How will the government determine if I’m eligible for food stamps?

Some background about this question:

  • The food stamp program (the program's new name is SNAP, Supplemental Nutrition Assistance Program) is funded by the federal government and operated by state and local welfare offices.
  • Food stamps help low-income people buy food.
    • The money is put on an EBT card, which can be used like an ATM or debit card at grocery stores.
To get food stamp benefits, your income and other resources must be under certain limits.
  • INCOME: There are two income limits used to determine eligibility for food stamps, gross income and net income.
    • Most households must meet both income limits.
    • If your household has a person who is 60 or older or who is disabled, you only need to meet the net income limit.
    • If everyone in your household receives SSI or TANF, you do not need to meet any income limit.
  • RESOURCES: Your resources are things like bank accounts.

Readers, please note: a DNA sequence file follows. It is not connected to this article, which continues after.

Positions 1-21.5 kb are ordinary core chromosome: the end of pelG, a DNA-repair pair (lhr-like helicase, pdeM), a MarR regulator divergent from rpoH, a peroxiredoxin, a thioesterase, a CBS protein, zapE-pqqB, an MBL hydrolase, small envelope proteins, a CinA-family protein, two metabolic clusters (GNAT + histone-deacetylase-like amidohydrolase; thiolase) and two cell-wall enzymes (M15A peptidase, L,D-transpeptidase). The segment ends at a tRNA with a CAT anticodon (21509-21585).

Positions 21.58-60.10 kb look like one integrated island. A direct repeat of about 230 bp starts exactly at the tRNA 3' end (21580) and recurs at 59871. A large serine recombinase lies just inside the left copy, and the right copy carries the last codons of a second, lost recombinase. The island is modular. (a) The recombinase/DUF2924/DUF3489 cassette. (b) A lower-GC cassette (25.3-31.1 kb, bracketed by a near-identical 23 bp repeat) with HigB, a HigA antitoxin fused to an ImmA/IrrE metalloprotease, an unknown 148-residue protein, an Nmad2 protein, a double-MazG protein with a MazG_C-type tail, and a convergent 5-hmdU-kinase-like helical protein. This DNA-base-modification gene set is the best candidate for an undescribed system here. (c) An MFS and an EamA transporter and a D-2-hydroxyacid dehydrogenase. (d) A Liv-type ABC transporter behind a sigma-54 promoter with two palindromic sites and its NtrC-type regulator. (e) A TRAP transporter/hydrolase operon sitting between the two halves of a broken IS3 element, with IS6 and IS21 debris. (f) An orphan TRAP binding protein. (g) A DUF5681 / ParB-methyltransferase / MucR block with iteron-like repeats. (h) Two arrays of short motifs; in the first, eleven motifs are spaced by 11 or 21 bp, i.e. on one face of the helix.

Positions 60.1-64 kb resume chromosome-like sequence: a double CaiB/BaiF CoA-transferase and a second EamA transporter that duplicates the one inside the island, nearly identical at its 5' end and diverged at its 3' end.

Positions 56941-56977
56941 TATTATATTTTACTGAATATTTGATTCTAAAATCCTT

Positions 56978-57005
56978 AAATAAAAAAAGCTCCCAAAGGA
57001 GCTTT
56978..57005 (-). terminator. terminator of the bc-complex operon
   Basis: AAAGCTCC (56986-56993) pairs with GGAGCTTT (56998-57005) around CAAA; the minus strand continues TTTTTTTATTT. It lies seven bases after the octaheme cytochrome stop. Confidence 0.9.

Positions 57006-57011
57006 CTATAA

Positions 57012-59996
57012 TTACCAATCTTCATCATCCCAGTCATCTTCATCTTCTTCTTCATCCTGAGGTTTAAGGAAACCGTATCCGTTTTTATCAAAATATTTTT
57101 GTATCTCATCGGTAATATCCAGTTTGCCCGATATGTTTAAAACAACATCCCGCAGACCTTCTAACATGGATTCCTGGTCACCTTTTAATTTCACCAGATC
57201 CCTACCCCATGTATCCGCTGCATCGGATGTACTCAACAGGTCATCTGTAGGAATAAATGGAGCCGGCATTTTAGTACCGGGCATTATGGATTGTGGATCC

• Most households may have up to $2,000 in resources and still qualify.
    • If your household has a person who is 60 or older or disabled, you may have up to $3,000 in resources.
    • The resources of people who receive TANF or SSI do not count.
    • Your home does not count.
    • In some States, at least one car does not count.
  • To see if you might be able to get food stamps, visit  Answer the questions.  You will find out if you might be eligible and how much you could receive (as your income goes up, your food stamp benefits go down).  But to know for sure, you must apply.1


  1. U.S. Department of Agriculture, Food and Nutrition Service []

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